July 22nd

July 23, 2018

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July 22, 2018 Sermon
By Steve Drudge
2 Kings 4:1-7, 2 Kings 4: 42-44, John 6:1-15

Hands up those who went to bed hungry last night?
How many worried each day this week that you wouldn’t get enough to eat?

Two weeks ago our TOOLS group met people in Toronto who worry about basics like food and shelter. A tiny apartment in Toronto starts at $900 a month. If you get $1,200 from social services or can only get a part-time minimum wage job, it doesn’t last the month. Some panhandle to get change to buy food. Some go to a mission that serves meals for a loonie or nothing. A few of us will talk more about that in a bit.

At the time of the prophet Elisha some people faced chronic hunger. Part of it had to do with poor governance, like today when economic policies serve the rich better than the poor. King Ahab had been one of the worst kings, notorious for arranging his neighbour Naboth’s death so he could get Naboth’s nice vineyard. He was put up to it by his pagan wife Jezebel. (Last week we heard that Israelites weren’t to marry people from other nations. The reason wasn’t racism or social acceptability but so they didn’t start worshipping their spouse’s false gods.)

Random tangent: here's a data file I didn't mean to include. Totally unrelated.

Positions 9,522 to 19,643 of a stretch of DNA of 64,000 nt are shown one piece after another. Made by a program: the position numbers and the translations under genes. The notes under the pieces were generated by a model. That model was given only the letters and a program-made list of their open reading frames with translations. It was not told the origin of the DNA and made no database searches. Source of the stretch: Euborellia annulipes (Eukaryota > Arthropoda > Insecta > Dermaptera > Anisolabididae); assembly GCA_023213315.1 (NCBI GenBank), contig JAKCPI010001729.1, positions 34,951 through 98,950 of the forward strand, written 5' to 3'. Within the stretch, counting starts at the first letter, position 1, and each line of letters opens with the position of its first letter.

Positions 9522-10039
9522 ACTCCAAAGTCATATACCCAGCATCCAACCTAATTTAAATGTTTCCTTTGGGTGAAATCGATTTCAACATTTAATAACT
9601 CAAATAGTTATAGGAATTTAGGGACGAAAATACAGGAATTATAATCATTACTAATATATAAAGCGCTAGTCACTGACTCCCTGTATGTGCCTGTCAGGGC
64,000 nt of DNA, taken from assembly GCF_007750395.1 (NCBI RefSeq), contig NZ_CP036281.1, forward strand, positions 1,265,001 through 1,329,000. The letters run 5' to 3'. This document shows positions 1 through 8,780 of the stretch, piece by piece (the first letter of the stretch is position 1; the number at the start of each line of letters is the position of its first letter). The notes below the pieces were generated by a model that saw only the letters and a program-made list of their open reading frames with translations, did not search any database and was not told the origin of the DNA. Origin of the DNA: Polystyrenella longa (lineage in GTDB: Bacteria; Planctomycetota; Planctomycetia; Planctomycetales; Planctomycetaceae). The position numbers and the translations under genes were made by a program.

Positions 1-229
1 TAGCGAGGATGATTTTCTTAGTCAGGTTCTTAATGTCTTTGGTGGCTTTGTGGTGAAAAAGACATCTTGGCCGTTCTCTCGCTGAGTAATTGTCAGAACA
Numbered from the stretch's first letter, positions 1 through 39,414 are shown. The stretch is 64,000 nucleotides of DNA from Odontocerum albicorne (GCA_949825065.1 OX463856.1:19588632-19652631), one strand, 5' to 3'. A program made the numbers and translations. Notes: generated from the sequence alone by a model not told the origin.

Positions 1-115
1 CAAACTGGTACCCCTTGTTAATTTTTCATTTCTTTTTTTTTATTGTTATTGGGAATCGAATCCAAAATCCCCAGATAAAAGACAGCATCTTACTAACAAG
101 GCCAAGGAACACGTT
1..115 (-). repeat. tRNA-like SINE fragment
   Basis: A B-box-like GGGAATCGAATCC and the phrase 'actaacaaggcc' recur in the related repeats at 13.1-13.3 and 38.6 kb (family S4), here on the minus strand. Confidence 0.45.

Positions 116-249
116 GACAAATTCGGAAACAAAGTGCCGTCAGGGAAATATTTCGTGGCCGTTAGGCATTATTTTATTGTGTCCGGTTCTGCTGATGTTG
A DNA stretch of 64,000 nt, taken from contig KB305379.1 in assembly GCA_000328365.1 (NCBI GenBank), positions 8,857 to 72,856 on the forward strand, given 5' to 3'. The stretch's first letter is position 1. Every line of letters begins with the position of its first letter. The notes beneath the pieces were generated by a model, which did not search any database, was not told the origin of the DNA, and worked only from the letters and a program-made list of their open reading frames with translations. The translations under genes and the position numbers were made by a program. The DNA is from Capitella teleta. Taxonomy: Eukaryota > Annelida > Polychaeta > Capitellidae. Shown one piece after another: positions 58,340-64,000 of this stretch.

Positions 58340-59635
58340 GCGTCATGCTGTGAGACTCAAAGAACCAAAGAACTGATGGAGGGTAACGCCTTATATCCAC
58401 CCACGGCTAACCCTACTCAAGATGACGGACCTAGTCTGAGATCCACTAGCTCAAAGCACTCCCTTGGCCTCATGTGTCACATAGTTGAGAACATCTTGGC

King Jehoram was almost as corrupt as his dad Ahab, making it too easy to engage in self-indulgent, self-serving idolatrous worship which doesn’t help the vulnerable.
And there was war with Moab. War drains the treasury.
And other government decisions contributed to a food shortage that continued from the time of Elijah.
When that happens widows, children, the poor are the first to suffer. Some feared starvation.

… like the widow who was broke, “My creditor is about to collect my two kids as slaves.” Elisha asks, “What do you have in your house?” One jar of oil. That oil filled many jars which she sold to pay off her debt. (2 Kings 4:1-7)